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Supreme Court committee cracks, key member opts out saying he is with farmers

Tomar confirms talks with farmer leaders today, with ‘an open mind’

From Left to Right: Bhupinder Singh Mann, Anil Ghanwat, Ashok Gulati and Pramod Kumar Joshi.

Two days after the Supreme Court named him as one of the four members of an expert committee, tasked to listen to grievances of farmers opposed to the new agriculture laws and the views of the government, Bhupinder Singh Mann, president of BKU (Mann) and chairman of All India Kisan Coordination Committee recused himself from the court-appointed panel and said “I will always stand with my farmers and Punjab”.

Farmer unions spearheading the protests at the gates of Delhi had rejected the committee, saying its members were in favour of the newly enacted farm laws.

In a statement Thursday, 81-year-old Mann, a former Rajya Sabha member, said he was “thankful to Hon’ble Supreme Court of India for nominating” him to the committee to start a “dialogue with Kisan Unions on the three laws brought in by the central government”.

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“As a farmer myself and a Union leader, in view of the prevailing sentiments and apprehensions amongst the farm unions and the public in general, I am ready to sacrifice any position offered or given to me so as to not compromise the interests of Punjab and farmers of the country,” he said.

“I am recusing myself from the committee and I will always stand with my farmers and Punjab,” Mann said.

“I am recusing myself from the committee and I will always stand with my farmers and Punjab,” he said.

Mann decided to opt out even before the committee could hold its first meeting to initiate the consultation process – members were supposed to meet at 4 pm Thursday via virtual mode.

Also Read |SC panelist says he wants to stay impartial, farmer unions question his allegiances

The other members of the committee are Parmod Kumar Joshi, agricultural economist and Director for South Asia, International Food Policy Research Institute; Ashok Gulati, agricultural economist and former chairman of the Commission for Agricultural Costs and Prices; and Anil Ghanwat, president, Shetkari Sanghatana.

It was not clear whether Mann had been sounded before being named to the panel – he was not available for comments Thursday after releasing his statement. But Ghanwat told The Indian Express that he did receive a call from the Supreme Court before the announcement of his inclusion in the committee.

Explained

Adding to the confusion

The exit of Bhupinder Singh Mann has put a question mark on the consultation process. It remains to be seen if the court names a new member to replace him. What also complicates the process is the outright rejection of the panel by farmer unions.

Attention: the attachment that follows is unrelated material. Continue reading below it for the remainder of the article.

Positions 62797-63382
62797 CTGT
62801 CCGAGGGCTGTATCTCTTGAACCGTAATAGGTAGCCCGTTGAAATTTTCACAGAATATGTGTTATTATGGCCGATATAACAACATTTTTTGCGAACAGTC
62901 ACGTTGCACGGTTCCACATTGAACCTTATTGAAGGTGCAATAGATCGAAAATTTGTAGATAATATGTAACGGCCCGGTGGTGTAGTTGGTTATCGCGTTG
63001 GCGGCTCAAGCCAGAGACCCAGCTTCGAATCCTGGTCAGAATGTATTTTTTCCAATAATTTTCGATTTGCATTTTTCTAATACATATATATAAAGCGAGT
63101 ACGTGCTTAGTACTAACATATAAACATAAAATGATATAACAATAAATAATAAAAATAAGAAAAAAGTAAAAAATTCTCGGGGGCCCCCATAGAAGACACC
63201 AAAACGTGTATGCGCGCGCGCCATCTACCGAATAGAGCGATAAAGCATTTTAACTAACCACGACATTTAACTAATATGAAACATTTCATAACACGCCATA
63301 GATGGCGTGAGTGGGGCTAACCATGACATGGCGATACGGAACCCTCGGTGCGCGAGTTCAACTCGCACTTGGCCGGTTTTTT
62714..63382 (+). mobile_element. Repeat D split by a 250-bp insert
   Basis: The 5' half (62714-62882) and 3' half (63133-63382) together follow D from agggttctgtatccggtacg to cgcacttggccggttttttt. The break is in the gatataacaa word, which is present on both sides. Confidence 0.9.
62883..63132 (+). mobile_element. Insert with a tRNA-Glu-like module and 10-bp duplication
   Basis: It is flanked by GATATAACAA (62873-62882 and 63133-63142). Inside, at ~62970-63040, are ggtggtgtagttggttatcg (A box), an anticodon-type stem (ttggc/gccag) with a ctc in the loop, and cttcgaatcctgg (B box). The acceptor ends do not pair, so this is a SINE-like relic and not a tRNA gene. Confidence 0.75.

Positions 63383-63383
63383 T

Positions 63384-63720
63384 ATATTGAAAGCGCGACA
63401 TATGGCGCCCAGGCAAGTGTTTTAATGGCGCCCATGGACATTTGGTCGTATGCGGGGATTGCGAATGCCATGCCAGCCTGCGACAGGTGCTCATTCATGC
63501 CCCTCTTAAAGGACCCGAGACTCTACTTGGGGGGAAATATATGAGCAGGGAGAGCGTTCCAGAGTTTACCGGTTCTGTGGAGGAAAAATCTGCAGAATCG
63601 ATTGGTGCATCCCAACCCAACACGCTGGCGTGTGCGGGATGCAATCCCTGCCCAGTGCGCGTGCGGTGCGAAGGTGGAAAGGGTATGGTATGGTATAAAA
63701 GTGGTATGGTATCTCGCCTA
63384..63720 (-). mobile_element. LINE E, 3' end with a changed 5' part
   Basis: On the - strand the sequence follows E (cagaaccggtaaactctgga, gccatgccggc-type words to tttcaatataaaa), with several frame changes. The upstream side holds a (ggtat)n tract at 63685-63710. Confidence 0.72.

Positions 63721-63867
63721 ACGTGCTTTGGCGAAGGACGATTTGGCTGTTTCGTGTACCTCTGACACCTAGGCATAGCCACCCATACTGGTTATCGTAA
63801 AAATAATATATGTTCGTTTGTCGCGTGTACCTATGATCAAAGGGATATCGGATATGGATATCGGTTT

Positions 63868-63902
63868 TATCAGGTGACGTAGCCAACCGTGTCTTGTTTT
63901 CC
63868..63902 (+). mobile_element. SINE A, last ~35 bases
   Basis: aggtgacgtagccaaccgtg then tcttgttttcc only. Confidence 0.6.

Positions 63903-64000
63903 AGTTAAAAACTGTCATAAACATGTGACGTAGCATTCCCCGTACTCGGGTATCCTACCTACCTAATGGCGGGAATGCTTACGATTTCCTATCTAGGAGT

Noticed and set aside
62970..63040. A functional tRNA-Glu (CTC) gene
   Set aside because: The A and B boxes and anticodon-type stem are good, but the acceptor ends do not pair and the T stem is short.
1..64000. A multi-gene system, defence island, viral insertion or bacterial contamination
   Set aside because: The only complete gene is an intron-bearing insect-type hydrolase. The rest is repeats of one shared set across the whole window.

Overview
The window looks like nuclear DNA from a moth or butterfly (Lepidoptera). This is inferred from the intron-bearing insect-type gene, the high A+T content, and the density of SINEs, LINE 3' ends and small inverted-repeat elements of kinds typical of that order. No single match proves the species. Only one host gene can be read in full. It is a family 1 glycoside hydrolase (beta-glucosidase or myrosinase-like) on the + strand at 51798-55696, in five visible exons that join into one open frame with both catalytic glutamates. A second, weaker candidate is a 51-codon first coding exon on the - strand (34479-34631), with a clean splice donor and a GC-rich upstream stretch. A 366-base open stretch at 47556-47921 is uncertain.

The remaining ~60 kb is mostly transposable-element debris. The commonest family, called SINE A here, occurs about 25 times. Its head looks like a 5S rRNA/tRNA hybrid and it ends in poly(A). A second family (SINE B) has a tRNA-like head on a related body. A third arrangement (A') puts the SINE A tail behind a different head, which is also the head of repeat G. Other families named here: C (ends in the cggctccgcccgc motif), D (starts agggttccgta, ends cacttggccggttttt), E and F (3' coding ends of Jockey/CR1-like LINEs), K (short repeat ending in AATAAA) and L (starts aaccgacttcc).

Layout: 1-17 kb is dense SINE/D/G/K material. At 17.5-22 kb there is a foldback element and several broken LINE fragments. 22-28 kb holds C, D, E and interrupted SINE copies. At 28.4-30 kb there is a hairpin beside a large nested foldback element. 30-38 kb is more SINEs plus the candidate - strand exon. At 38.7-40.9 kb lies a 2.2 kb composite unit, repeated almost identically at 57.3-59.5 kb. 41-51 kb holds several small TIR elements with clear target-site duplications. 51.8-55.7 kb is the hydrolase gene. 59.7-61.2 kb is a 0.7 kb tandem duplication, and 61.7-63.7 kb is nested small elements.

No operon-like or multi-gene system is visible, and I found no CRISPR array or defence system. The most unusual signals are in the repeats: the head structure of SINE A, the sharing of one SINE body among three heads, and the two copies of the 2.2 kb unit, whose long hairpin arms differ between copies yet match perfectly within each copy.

The committee needs to hold its first sitting within 10 days and submit a report in two months.

News agency PTI quoted Ghanwat saying “the first sitting will have to be held before January 20. It will be held with existing members. Most probably, the meeting will be on January 19 in Pusa campus”.

Farmer unions said it was “good on the part of Mann” that he recused himself from the committee before drawing more criticism.

Haryana BKU president Gurnam Singh Chaduni said: “We don’t accept the committee, so what difference does it make whether or not he leaves the panel. If he leaves, then somebody else may be included in the committee. Let anyone be inducted, we won’t go to the panel.”

The Punjab unit of BKU (Mann) removed Mann from the union and said it had no ties with the AIKCC that he heads.

Also Read |Most on Supreme Court committee have backed farm laws, called protests misguided

Baldev Singh Mianpur, president of BKU (Mann) Punjab, said: “We have been very upset with him over his reaction to his appointment (to the committee). He told me that it was a proud moment for him and the panel would work for the welfare of Punjab farmers.”

But the Haryana unit of BKU (Mann) stood behind its leader. State unit president Guni Prakash, a close associate of Mann, told The Indian Express that they backed his stand.

“We are in support of the three farm laws as we are in favour of an open market. The government says there should be ‘one nation-one market’, but we say there should be ‘one world-one market’,” Guni Prakash said.

Mann’s recusal came on the eve of the next round of talks between the Centre and the farmer unions. Confirming that the dialogue process would continue Friday, Union Agriculture Minister Narendra Singh Tomar told reporters that the government was ready to talk to the farmer unions “with an open mind”.

The deadlock in talks – over the demand for repeal of the three central laws and legal guarantee for MSP – made the Supreme Court, hearing a clutch of petitions relating to the protests, put on hold, until further orders, the implementation of the laws. On Tuesday, it named the four-member committee to suggest — in two months — what changes, if any, were needed after listening to all sides.

Will not resign from the committee: Ghanwat

Anil Ghanwat, president of the Shetkari Sanghatana and another member of the SC-appointed panel, said he will never resign from the committee. “This is a golden opportunity for the country to fix an agricultural policy and all farmers should come together to formulate the same, “he said.

Speaking to The Indian Express over phone, Ghanwat said he wishes to thank the farmers from Punjab and Haryana whose movement built up this momentum. “Prior to this farmers were taken for granted. It’s only now they are being taken seriously,” he said.

He said he will continue to be on the committee till the Supreme Court decides otherwise. (input by Parthasarathi Biswas)

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